Useful Idiots: How a Facebook Campaign Became Propaganda For Bashar Assad


Syria is a proverbial Gordian Knot; the two-year old conflict is a vexing web of proxy armies, tenuous allies, and a myriad of factions with competing goals.

But just as the real conflict has been a lightning rod for all manner of hidden agendas, so has the domestic debate been here in the United States.  According to polls, the country remains deeply divided over the prospect of air and missile strikes on Syria.

Of course, war is the most serious undertaking of any state, and should only be embarked upon after great deliberation.  After all, debate is healthy in a democracy.

Still, partisan rancor often trumps careful analysis.  Nowhere was this more true than on the 43,000-strong Facebook page for the “Armed Forces Tea Party“, in which purported service members–in full uniform–masked their faces with signs protesting involvement in Syria.

Not only was this an egregious transgression in civil-military relations (Psst, here’s some great reading), but the campaign played directly into the Assad regime’s propaganda, as hackers from the Syrian Electronic Army defaced the US Marine Corps’ website with the aforementioned images, urging the United States not to interfere in Syria.

For decades, the Communist Party wooed influential Westerners into showing sympathy for their causes.  Dozens of authors, actors, and celebrities have, intentionally or not, lent legitimacy to all manner of dictators.  Such activity isn’t limited to the Cold War, either, as we’ve recently seen with basketball star Dennis Rodman’s overtures towards North Korean dictator, Kim Jong-un, whom  he refers to as “my friend”.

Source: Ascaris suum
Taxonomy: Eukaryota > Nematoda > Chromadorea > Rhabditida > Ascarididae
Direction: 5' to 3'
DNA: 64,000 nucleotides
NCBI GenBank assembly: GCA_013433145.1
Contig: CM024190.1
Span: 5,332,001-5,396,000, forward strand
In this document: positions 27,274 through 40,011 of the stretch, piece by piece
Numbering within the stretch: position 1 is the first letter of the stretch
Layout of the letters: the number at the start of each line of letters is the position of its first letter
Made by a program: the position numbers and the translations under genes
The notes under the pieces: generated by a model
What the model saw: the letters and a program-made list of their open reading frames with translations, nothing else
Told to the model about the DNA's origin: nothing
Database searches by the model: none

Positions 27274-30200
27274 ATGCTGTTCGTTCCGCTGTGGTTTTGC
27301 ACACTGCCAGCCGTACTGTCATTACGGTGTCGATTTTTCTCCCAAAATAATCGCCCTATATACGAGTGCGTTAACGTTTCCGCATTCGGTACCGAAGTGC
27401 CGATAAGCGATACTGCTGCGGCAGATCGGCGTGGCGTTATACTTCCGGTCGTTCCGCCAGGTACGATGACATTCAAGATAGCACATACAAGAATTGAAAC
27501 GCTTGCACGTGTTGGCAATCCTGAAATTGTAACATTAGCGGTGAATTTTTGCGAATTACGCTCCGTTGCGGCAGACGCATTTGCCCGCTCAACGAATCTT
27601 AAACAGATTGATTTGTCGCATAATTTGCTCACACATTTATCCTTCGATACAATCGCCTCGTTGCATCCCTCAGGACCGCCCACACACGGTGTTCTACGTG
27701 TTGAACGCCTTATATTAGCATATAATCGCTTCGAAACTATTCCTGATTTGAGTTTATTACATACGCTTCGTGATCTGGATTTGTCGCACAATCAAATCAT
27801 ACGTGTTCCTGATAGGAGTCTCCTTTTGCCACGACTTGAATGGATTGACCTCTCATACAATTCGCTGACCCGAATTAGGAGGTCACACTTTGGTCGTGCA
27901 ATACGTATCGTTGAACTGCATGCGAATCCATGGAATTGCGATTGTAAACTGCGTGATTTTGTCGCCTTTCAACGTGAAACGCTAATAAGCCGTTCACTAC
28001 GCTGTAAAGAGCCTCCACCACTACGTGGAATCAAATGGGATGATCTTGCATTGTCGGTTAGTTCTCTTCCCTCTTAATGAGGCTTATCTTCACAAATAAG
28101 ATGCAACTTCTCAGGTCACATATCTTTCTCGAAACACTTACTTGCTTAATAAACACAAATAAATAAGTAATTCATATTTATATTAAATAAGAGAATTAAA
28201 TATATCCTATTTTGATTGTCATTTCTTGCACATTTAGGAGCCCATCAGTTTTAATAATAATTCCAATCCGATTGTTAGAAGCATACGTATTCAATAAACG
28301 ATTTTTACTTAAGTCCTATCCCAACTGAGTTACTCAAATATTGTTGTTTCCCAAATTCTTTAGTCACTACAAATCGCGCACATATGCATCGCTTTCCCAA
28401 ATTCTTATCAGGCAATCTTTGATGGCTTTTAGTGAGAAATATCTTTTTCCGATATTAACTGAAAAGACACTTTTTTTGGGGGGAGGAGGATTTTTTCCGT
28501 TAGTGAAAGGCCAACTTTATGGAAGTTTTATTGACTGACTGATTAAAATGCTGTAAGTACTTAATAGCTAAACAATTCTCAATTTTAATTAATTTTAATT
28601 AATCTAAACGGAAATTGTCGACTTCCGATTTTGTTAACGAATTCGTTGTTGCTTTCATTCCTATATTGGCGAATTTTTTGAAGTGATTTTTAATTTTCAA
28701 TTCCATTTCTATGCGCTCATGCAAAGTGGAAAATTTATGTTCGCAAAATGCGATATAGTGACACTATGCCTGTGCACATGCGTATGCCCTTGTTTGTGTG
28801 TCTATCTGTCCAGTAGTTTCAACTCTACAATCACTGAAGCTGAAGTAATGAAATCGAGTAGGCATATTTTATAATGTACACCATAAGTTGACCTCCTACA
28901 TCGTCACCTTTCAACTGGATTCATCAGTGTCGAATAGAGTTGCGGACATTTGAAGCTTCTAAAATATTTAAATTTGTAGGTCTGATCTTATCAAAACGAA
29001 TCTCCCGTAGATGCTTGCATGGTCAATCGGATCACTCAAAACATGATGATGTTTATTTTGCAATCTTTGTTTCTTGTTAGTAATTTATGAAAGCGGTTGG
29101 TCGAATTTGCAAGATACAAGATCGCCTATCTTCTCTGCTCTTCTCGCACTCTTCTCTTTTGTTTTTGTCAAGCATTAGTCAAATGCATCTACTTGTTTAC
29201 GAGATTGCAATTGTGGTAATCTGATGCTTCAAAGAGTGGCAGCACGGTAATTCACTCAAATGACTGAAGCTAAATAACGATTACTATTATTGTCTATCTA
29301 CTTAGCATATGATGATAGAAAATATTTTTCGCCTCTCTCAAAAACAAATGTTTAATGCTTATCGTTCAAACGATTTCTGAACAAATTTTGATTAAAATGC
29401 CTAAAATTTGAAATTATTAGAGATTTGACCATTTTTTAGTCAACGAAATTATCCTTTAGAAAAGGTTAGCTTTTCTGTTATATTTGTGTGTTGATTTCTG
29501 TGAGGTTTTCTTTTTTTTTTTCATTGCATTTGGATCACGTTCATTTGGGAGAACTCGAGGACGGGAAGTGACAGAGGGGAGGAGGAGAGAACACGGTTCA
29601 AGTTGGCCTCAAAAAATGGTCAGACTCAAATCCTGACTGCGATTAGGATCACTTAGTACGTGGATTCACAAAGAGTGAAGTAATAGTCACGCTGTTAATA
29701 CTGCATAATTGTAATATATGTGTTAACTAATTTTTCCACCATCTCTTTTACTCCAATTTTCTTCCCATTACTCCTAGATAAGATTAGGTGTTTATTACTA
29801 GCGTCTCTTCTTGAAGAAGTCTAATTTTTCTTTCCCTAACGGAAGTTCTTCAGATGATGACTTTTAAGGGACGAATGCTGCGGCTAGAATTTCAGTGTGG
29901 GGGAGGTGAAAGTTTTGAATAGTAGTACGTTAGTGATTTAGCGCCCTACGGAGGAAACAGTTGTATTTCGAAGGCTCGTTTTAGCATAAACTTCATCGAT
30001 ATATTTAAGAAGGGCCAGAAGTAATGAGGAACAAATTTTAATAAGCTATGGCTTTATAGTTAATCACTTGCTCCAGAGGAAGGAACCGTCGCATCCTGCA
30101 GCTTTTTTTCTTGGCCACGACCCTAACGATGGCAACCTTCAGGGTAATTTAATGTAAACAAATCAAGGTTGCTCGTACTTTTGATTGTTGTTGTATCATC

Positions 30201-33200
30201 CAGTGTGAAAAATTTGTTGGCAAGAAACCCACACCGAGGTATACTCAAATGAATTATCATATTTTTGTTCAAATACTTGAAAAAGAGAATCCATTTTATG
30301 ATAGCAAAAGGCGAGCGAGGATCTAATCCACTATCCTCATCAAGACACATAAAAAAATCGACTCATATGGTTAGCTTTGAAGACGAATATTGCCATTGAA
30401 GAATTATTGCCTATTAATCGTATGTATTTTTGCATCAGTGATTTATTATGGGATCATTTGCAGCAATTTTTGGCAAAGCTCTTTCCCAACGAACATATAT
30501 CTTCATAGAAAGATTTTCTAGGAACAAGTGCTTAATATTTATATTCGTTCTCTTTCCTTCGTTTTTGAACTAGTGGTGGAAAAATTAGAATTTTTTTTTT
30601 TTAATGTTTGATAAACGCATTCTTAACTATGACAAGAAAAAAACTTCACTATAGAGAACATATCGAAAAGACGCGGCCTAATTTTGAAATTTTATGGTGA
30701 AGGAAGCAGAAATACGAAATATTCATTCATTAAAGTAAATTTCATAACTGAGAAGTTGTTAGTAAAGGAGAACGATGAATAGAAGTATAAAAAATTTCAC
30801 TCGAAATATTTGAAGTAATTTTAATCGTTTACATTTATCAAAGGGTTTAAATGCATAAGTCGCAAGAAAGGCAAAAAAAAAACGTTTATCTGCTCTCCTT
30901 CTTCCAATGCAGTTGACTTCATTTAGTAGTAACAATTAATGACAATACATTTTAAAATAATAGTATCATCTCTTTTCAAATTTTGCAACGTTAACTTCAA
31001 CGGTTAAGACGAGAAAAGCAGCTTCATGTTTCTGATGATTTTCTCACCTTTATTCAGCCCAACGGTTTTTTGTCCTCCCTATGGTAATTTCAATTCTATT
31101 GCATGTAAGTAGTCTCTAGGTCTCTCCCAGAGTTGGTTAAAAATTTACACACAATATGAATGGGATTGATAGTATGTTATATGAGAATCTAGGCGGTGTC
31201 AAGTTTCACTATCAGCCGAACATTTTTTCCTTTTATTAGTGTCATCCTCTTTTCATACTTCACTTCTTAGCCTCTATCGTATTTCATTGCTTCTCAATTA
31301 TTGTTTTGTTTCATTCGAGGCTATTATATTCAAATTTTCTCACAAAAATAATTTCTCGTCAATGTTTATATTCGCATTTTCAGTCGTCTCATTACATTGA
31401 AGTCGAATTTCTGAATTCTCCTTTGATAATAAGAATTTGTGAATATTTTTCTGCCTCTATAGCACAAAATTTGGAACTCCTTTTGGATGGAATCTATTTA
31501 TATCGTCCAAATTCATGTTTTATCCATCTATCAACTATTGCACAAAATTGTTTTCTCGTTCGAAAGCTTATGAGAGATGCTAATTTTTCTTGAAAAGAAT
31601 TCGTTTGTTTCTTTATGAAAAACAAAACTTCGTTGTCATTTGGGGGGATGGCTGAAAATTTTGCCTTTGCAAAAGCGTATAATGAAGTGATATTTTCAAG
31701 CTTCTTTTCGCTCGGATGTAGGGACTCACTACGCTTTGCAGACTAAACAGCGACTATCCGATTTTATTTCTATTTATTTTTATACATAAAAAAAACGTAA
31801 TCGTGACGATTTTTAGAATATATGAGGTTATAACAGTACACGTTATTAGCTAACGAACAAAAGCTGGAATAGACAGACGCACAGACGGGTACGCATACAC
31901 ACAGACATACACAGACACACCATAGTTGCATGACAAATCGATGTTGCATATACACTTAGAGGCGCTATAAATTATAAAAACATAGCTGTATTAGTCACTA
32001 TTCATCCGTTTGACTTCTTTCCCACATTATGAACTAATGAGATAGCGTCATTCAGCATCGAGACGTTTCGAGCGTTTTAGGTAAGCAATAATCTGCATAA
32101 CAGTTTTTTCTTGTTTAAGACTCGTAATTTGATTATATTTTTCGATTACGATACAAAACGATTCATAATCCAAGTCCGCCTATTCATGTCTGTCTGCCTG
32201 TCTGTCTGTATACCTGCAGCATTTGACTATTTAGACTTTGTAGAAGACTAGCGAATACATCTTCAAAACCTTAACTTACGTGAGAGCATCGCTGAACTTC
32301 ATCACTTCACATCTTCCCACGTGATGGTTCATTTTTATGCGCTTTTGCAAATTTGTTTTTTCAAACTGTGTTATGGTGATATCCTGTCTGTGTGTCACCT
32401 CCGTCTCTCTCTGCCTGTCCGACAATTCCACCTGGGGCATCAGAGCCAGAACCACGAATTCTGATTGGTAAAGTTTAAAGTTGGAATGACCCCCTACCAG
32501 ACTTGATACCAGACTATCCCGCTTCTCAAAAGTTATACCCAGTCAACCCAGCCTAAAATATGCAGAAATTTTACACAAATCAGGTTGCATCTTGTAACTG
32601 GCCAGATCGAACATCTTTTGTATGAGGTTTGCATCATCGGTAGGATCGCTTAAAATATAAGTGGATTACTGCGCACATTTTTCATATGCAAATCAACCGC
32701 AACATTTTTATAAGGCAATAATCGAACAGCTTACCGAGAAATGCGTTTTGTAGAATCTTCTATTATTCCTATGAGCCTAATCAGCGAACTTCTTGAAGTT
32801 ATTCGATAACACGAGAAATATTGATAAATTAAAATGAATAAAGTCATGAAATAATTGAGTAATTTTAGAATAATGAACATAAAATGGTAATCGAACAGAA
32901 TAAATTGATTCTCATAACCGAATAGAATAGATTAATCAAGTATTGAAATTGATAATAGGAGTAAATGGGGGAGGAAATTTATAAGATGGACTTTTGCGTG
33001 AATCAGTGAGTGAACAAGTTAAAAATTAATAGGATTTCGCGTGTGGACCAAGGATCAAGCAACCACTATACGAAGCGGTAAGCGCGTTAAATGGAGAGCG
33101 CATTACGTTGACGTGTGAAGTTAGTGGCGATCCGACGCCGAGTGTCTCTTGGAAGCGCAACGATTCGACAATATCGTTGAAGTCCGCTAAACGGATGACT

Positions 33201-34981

During the Cold War, misguided elites were referred to as “useful idiots“; and whether through vanity or naiveté, they advanced the interests of some very unsavory characters.

Now, service members have fallen directly into that trap.

If there’s a lesson in this, it’s how easily the ease of posting to social media allows the politically naive to fall into the hands of those with a more sinister agenda.  Sure, there are over 1,000 insurgent groups in Syria, some with links to al-Qaeda and other terrorist organization.  On the other hand, the Assad regime is a proxy of Iran and Russia, propped up by fighters from Hezbollah.  His messaging campaign has been more effective than most are willing to admit, as pundits inadvertently pass on Syrian propaganda an an effort to score partisan points.

We don’t need America’s most respected institution giving Mr. Assad any help.

About Crispin Burke

Major Crispin Burke is a US Army aviator qualified in the UH-60 and LUH-72 helicopters. Major Burke has served in the 82nd Airborne Division, 10th Mountain Division, and Joint Task Force-Bravo in Honduras. In what is likely a sad statement on the state of humanity, Major Burke's writings, musings, and irreverent cartoons have been featured at Small Wars Journal, National Defense University, Foreign Policy Online, Wired Magazine, Egremont, the New York Times, the Washington Post, and the Great Satan's Girlfriend.
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